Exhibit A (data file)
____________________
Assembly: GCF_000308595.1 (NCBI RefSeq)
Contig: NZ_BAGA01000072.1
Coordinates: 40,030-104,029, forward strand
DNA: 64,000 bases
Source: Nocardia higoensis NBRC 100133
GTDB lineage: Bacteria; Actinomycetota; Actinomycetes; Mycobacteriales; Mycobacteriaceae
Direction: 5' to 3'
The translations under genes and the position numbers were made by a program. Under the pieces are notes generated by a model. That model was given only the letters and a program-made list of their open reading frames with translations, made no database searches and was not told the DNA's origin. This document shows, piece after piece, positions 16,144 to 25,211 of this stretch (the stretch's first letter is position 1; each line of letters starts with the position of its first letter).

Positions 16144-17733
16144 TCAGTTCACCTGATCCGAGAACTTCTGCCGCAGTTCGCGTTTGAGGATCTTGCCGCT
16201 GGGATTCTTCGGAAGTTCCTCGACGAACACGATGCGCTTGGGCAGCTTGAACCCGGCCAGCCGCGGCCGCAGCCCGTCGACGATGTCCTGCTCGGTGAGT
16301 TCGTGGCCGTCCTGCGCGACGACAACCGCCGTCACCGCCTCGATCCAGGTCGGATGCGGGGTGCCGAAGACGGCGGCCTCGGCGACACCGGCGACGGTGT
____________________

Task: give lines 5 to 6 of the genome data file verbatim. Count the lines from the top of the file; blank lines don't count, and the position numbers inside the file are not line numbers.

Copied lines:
Source: Nocardia higoensis NBRC 100133
GTDB lineage: Bacteria; Actinomycetota; Actinomycetes; Mycobacteriales; Mycobacteriaceae